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A rogue sociologist
If the opening line of a book read, "I woke up at about 7:30 am in a crack den", and you assumed it was fiction in the mould of Kafka, you could be pardoned. But only this is the path-breaking work of sociologist and urban ethnographer Sudhir Alladi Venkatesh, a professor at Colombia University. The book, Gang Leader For A Day, an acclaimed study on illegal economies in Chicago. Crack den, by the way, is a derelict apartment used by street gangs for selling drugs, alcohol, sex and other underground wares.
Sudhir, a 23-year-old grad in 1989, spent seven years living with the dangerous and down-and-out black neighbourhoods for this project. His idea of sociology far extends the realms of data acquired through surveys;it is about feeling and experiencing the anxieties of marginalised communities. He did, though, start his first day in research with a clipboard and a set of questions and truly enough, faced hostility from the gangs. But he went back again with a steely resolve to hang out with them. There isn't much uptalk in the mean streets, he learnt. The dangers lurked too - he was caught in a few gun-battles.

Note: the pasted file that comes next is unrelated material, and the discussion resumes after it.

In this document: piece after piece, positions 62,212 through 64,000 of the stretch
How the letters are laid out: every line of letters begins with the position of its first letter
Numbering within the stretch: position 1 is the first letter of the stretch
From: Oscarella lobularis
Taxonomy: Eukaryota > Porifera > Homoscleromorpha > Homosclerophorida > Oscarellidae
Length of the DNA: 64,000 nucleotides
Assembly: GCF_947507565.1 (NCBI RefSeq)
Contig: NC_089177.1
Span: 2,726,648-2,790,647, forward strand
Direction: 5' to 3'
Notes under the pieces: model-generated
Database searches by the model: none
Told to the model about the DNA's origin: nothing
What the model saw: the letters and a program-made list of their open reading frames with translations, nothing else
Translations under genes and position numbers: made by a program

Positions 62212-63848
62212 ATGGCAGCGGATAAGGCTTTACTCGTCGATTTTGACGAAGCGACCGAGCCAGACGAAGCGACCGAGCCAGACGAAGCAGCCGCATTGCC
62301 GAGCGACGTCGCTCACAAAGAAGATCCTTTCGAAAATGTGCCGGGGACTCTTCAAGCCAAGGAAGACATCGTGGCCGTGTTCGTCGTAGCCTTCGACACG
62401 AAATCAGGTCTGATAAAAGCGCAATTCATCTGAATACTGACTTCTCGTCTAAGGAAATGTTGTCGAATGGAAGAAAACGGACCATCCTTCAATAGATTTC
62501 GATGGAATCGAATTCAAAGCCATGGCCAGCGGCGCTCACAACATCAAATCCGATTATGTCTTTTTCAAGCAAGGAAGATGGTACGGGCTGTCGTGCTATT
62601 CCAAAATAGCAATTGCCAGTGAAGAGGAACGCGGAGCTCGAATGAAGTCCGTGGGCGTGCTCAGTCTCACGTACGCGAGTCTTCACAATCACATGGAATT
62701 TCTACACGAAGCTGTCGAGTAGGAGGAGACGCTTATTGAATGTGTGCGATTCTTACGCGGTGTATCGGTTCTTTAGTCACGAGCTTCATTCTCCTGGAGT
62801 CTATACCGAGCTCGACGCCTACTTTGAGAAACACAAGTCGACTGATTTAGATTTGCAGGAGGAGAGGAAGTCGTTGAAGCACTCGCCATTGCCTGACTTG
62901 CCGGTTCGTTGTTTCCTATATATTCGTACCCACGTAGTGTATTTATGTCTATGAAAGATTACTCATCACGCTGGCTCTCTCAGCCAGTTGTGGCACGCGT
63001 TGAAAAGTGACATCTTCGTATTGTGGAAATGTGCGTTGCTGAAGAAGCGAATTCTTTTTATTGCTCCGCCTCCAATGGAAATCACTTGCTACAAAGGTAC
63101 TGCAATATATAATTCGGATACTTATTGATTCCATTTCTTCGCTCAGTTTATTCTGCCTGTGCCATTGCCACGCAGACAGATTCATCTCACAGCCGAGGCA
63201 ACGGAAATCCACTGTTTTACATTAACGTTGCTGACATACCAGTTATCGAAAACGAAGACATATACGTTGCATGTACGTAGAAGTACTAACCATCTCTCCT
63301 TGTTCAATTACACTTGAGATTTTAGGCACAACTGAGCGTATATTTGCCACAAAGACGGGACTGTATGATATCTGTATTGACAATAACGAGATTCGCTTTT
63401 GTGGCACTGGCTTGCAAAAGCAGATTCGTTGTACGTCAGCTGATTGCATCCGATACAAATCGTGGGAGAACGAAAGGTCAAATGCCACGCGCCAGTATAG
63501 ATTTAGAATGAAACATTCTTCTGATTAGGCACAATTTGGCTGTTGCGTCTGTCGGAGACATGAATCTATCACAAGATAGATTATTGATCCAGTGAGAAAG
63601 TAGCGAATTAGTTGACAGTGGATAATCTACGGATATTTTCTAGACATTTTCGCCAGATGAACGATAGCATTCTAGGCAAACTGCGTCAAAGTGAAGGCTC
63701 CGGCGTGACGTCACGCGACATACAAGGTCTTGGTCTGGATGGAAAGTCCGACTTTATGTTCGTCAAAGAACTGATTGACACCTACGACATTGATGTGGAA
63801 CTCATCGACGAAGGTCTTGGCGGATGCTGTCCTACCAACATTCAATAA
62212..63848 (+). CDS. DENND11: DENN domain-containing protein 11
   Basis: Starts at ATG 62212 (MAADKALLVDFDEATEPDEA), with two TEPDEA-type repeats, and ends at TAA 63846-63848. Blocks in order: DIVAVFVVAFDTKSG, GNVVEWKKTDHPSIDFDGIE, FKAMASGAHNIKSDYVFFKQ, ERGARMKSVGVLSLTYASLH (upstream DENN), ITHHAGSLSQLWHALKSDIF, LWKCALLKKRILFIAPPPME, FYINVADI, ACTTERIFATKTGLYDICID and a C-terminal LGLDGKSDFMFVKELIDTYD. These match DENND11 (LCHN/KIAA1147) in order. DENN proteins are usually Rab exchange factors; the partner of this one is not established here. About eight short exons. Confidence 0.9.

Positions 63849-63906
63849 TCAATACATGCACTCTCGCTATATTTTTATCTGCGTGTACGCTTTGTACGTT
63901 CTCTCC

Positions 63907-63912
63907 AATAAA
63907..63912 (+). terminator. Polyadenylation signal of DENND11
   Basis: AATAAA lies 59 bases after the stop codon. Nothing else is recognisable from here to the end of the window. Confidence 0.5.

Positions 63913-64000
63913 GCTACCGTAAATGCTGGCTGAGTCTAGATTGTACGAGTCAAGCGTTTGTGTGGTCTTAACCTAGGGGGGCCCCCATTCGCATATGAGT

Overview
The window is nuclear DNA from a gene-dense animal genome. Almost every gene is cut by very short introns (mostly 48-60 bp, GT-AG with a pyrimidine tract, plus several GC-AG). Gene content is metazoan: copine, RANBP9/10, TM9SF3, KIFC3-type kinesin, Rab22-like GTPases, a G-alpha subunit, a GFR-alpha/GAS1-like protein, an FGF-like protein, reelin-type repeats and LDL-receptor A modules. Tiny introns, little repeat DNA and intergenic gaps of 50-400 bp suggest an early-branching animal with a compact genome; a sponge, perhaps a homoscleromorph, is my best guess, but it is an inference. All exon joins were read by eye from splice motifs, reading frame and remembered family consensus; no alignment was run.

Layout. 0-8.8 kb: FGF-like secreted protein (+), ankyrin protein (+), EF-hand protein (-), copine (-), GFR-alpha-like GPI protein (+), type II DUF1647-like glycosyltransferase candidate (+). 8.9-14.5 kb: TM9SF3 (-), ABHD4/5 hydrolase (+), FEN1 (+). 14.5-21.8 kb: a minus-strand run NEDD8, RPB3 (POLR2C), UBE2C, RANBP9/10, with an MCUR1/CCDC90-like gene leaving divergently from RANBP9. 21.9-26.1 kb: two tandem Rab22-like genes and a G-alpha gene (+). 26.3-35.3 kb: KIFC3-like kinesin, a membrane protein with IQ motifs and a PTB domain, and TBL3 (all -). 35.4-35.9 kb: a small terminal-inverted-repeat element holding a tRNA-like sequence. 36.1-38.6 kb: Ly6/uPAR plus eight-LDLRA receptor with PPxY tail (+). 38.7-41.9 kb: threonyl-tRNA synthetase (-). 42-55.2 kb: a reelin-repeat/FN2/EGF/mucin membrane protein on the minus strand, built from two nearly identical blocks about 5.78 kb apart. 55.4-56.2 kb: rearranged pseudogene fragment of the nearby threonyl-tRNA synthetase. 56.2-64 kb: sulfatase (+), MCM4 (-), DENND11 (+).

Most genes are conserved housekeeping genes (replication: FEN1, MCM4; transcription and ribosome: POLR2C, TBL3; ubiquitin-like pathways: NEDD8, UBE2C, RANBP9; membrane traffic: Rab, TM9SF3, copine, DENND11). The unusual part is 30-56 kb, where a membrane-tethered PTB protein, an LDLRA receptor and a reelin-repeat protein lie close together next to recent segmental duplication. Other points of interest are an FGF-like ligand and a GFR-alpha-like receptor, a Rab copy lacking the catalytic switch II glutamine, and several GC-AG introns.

The book's in-your-face narration and unforeseen truths startled the academic world. Freakonomics drew on his findings in "Why Do Drug Dealers Still Live With Their Moms?" Sudhir's other works on the underground economy and the rise and fall of the modern ghetto have also explored lives in his trademark style. Sudhir's daring approach as an ethnographer has had Freakonomics co-author Stephen Dubner see two abnormalities in him: "an overdeveloped curiousity and an underdeveloped sense of fear".
He was born in India but came to the US when he was five and grew up in a California suburb. Now he likes to think of himself as an American.
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